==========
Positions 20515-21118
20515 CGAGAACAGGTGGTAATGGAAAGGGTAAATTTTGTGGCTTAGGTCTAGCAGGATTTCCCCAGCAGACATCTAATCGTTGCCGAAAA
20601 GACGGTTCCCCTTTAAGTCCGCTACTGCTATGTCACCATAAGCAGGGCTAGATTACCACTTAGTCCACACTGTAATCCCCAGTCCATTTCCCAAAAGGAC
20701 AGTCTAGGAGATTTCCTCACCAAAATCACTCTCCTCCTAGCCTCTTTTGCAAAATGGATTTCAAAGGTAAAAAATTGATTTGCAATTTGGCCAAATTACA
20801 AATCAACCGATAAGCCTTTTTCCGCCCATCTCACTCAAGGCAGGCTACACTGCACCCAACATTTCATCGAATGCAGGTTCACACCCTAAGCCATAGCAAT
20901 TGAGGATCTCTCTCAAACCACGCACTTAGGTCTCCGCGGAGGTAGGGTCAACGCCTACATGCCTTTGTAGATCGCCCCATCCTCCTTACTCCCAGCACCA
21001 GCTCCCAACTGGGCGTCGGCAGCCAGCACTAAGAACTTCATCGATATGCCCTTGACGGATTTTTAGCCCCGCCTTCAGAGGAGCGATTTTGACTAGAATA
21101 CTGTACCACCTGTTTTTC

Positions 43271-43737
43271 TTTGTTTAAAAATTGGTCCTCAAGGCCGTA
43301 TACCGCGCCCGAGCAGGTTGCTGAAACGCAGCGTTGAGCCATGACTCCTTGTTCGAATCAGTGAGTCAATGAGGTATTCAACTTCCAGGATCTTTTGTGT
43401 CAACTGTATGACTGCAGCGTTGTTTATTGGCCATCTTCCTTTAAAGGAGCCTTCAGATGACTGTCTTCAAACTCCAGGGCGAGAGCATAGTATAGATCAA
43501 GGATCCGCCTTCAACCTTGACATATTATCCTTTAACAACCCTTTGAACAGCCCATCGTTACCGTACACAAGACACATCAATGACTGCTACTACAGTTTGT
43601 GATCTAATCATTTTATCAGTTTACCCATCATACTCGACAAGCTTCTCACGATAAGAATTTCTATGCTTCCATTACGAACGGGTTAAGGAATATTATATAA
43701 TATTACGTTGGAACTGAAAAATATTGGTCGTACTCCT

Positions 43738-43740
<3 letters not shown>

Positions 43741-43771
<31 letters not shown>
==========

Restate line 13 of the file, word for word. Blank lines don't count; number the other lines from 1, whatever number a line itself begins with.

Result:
43501 GGATCCGCCTTCAACCTTGACATATTATCCTTTAACAACCCTTTGAACAGCCCATCGTTACCGTACACAAGACACATCAATGACTGCTACTACAGTTTGT